It’s almost as if there is a problem with letting right-wing populists govern. While the US is #1 in COVID-19 cases (1.6 million), Russia is now #2 (over 300,000) and Brazil will now be #3 by the time you read this (almost 300,000). Brazil President Jair Bolsonaro, another pandemic-denier, has supporters responding to calls for his impeachment with real noises about return to prior anti-democracy laws and even supporters adopting paramilitary uniforms echoing fascist movements.
Trumpster Republicans putting Wisconsin resident at risk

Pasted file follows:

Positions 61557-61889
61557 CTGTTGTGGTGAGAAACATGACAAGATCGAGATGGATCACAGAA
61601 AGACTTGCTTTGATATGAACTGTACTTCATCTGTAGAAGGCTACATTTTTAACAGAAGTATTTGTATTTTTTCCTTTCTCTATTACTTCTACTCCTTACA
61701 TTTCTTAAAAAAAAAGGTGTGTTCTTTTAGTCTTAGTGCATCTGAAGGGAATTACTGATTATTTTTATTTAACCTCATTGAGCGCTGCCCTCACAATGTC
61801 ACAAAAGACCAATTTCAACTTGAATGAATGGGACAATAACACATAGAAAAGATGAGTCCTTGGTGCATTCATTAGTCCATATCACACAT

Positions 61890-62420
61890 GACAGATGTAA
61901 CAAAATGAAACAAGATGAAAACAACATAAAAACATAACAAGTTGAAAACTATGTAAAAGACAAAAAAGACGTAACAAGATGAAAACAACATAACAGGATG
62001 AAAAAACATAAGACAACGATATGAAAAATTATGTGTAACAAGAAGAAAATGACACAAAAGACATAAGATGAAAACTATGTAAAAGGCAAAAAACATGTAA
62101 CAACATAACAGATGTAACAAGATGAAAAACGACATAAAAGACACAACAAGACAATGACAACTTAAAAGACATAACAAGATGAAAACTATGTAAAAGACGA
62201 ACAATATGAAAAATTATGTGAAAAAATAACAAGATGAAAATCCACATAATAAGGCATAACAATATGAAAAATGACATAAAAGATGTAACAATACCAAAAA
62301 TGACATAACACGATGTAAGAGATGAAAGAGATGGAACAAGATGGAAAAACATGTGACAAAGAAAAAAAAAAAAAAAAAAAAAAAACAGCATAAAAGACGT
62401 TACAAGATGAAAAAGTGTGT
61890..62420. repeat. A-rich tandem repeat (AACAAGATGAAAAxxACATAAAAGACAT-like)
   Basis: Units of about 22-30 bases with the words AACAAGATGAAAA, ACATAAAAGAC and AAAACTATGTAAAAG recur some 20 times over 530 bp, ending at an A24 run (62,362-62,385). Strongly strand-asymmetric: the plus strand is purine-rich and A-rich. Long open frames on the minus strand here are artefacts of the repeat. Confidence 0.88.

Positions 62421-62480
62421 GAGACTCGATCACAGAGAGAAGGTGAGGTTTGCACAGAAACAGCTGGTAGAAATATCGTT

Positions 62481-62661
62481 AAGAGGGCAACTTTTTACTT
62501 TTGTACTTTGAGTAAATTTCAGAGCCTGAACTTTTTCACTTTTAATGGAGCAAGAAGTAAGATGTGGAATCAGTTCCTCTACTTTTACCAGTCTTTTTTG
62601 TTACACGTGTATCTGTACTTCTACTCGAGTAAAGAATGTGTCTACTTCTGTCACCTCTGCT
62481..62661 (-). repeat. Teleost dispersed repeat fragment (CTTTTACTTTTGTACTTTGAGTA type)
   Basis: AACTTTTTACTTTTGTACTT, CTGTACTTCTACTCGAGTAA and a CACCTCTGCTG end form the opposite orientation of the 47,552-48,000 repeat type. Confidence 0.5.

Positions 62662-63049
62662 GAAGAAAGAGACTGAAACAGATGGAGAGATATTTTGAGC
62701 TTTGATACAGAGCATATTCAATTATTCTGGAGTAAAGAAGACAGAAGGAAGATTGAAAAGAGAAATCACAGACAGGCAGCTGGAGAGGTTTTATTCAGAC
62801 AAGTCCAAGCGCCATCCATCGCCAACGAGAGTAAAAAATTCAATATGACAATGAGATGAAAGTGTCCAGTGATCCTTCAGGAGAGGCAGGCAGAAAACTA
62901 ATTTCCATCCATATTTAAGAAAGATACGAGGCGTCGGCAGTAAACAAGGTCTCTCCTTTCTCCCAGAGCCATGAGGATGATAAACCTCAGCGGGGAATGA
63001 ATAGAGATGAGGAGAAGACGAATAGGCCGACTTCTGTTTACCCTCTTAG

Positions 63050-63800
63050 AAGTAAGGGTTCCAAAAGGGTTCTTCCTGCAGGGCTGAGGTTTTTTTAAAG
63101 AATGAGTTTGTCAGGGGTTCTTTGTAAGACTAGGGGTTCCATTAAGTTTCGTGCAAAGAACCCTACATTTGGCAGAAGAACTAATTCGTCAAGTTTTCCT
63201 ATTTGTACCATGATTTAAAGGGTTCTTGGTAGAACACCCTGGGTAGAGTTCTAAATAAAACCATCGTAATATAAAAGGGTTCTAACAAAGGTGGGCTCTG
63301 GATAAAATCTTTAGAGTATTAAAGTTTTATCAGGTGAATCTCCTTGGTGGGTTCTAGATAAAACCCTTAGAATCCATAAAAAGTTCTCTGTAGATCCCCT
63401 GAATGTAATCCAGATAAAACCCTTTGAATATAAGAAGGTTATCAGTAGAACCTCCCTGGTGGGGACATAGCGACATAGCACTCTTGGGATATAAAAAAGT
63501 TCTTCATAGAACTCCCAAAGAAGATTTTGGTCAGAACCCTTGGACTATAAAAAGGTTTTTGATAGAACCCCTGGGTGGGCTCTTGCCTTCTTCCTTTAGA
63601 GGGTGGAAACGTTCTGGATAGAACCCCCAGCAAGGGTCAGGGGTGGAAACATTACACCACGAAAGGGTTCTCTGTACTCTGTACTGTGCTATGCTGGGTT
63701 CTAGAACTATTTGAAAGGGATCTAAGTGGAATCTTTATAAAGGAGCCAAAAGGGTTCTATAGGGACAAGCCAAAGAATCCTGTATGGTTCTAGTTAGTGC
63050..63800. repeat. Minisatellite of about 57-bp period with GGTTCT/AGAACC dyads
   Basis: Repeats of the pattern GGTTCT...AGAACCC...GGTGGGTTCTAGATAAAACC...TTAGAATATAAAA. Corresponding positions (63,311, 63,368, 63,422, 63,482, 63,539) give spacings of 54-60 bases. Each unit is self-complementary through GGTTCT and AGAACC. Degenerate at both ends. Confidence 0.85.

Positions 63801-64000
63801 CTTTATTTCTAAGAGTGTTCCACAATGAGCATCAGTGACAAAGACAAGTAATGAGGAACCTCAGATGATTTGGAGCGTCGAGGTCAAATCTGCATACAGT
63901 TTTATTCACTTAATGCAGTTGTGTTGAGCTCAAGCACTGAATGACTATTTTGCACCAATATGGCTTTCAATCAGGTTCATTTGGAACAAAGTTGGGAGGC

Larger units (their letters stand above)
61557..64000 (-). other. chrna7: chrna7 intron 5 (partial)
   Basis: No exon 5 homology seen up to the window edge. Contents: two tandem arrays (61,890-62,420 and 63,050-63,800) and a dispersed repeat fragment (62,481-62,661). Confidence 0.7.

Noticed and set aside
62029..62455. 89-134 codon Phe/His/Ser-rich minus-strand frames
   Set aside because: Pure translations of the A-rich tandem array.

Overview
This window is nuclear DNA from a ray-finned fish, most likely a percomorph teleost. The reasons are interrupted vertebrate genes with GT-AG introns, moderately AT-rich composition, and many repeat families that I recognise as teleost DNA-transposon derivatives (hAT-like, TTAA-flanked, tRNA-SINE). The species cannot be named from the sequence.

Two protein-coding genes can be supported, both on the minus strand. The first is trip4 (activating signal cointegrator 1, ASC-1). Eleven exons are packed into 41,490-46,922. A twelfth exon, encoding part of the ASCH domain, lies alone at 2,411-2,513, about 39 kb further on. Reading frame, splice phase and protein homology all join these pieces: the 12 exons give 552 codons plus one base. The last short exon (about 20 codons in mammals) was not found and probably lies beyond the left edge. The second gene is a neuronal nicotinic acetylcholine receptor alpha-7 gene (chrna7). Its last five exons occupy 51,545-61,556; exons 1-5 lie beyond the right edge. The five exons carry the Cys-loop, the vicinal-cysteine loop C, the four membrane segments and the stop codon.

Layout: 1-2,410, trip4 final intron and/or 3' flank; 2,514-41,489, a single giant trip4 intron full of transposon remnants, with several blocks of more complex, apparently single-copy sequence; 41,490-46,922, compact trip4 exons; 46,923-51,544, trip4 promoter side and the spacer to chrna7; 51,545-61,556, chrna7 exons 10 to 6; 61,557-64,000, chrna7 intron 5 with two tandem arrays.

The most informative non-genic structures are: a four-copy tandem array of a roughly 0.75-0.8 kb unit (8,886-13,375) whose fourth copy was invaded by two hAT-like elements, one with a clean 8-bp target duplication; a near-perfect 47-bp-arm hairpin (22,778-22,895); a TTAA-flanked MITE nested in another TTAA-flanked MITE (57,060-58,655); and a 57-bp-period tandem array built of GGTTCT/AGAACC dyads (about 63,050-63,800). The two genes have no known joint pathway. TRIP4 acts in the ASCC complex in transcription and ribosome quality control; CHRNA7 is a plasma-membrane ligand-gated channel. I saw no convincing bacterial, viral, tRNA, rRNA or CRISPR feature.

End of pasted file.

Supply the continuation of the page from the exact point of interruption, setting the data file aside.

The subhead gives a good summary: While counties with the most in-person polling places on April 7 saw large case spikes in the following weeks, counties that used widespread absentee balloting saw the opposite effect.
If you want the details the study that underpins the spike in new cases following in-person voting in Wisconsin is here.
But once again, GOP disregard of Wisconsin residents is nothing unique. It is a nationwide feature.
The recruitment of 50,000 Republicans as poll watchers sounds more like voter intimidation, something regularly practiced by Republicans.
The take-away – vote-by-mail can be done safely. Just ask Oregon voters who demonstrated exactly that point with Tuesday primary elections.
A quick run-down of Trump pandemic corruption